The next January 6 hearing has been scheduled for Thursday 21 July in primetime at 8pm, the committee investigating the Capitol riot has announced.
The hearing is exptected to lay out the details of the 187 minutes between when then-President Donald Trump left the stage at the Ellipse in front of the White House south lawn on January 6 and his initial public response to the attack on Congress.
The committee’s vice-chair and ranking Republican, Liz Cheney, said on Tuesday that the next hearing would analyse ”minute by minute” what was going on at the White House as the riot unfolded.
“You will hear that Trump never picked up the phone that day to order his administration to help,” she said.
“This is not ambiguous. He did not call the military. The secretary of defence received no order. He did not call his attorney general. He did not talk to the Department of Homeland Security. [Vice president] Mike Pence did all of those things.”
Another member of the committee, Maryland Democrat Jamie Raskin, said the hearing ”will be a profound moment of reckoning for America”.
The previous hearings have sought to outline how Mr Trump pushed the conspiracy theory that Joe Biden’s victory at the polls had been achieved by conspiracy and manipulation, that he had known it to be untrue and had ignored his closest advisers in favour of conspiring with cronies to try to overturn the outcome by an inflammatory show of force.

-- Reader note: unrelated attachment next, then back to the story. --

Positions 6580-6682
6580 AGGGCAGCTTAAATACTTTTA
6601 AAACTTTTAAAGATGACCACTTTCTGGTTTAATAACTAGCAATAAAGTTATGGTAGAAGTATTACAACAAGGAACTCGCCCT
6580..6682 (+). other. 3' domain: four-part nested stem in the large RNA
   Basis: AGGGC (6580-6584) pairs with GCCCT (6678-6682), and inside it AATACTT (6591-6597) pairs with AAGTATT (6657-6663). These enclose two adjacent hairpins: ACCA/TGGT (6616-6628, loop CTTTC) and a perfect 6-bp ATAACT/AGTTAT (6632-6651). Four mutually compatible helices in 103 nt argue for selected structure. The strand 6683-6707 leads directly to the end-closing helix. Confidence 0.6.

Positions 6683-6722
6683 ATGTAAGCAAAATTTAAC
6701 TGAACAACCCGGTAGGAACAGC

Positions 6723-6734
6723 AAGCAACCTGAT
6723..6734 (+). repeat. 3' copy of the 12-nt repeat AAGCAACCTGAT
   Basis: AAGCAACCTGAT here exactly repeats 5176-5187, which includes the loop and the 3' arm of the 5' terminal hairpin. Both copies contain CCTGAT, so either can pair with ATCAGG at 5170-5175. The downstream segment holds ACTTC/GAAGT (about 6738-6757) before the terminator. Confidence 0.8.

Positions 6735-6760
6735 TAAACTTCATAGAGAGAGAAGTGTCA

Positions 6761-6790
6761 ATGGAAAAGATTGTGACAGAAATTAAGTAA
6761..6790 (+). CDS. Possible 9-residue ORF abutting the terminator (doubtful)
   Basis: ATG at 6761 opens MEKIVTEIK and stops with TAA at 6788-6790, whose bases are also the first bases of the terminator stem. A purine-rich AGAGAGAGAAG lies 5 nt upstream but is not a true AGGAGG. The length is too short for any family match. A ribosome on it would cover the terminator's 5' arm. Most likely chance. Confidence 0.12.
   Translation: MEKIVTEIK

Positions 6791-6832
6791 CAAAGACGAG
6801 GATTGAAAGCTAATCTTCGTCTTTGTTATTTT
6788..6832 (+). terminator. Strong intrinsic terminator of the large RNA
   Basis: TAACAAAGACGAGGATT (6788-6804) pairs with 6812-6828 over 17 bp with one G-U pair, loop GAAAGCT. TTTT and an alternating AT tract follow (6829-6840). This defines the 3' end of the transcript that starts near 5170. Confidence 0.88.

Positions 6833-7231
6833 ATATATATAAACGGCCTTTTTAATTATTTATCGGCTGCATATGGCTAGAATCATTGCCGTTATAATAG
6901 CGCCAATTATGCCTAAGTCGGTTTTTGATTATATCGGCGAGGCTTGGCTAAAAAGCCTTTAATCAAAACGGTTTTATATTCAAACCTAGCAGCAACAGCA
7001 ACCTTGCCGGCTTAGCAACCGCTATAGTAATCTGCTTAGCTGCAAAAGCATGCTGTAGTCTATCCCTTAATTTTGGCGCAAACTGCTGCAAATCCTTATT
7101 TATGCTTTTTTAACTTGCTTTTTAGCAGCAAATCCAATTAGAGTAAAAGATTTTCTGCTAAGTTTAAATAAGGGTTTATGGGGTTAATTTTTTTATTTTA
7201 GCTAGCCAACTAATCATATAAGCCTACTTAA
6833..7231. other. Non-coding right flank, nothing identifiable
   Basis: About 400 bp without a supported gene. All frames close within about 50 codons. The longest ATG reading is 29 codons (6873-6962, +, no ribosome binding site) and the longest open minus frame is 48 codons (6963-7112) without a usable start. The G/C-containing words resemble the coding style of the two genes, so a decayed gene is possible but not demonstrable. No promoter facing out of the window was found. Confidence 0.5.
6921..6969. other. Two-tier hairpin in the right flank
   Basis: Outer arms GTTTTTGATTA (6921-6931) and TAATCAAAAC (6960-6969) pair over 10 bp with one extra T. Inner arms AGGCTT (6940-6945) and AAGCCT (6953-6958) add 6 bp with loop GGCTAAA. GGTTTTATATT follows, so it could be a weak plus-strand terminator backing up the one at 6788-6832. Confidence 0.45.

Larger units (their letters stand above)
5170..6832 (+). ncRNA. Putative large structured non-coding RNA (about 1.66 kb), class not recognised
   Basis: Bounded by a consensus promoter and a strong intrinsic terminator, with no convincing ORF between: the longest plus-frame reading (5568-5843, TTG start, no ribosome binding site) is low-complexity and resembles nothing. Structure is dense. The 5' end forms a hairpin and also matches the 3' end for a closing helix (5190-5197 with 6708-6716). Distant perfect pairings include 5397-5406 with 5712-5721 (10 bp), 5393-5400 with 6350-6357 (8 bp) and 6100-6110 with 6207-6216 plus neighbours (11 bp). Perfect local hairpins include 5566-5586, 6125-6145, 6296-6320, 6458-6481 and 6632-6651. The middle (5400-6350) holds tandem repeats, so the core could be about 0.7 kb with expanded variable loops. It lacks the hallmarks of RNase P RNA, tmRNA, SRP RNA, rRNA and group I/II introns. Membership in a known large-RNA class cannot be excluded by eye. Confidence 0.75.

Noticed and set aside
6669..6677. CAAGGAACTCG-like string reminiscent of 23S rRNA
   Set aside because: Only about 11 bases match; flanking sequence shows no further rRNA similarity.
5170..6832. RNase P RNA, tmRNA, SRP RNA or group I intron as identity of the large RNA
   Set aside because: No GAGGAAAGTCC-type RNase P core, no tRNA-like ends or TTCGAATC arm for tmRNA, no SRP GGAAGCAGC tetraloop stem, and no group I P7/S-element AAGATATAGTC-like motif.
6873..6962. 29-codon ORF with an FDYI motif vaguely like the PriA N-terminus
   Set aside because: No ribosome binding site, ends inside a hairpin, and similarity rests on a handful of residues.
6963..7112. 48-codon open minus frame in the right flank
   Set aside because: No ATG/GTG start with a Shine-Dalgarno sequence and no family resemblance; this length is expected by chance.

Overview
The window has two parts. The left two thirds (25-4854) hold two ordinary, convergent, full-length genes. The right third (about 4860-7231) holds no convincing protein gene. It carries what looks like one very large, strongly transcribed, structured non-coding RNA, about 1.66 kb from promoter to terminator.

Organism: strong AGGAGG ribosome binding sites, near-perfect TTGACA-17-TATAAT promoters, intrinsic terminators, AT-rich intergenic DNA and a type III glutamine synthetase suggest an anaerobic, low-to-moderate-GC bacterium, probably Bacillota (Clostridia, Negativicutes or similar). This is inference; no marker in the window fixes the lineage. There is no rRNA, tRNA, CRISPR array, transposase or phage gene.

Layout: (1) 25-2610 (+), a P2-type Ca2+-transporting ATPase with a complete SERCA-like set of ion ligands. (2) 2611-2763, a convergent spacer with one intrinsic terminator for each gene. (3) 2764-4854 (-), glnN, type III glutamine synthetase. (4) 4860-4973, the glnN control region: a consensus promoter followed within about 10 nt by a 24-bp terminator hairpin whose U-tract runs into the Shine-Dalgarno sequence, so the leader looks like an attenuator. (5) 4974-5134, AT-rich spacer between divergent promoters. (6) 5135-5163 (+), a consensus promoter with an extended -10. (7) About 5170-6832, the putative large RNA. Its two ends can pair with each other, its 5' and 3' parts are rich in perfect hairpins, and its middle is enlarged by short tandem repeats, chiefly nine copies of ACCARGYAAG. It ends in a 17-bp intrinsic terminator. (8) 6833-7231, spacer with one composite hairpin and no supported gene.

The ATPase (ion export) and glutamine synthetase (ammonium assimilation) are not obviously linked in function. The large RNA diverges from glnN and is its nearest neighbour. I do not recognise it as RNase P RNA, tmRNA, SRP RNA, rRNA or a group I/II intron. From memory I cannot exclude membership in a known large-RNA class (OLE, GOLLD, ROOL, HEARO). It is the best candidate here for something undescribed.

“We want to paint a picture as clear as possible as to what occurred,” Mr Thompson told reporters before the first hearing. “The public needs to know what to think. We just have to show clearly what happened on 6 January.”
The hearings typically last between two and two-and-a-half hours, with one of the committee members leading each of the hearings, but attorneys who know the sensitive material involved well conduct most of the questioning of witnesses.
Most of those appearing have been subpoenaed.
Once the hearings have been concluded, the panel is expected to produce a final report before the November midterms detailing its findings and making recommendations.
As we have seen, the content and schedule for the hearings may be subject to change but you can follow all the very latest updates on The Independent website, via our liveblog and regular breaking news updates.
Additional reporting by agencies
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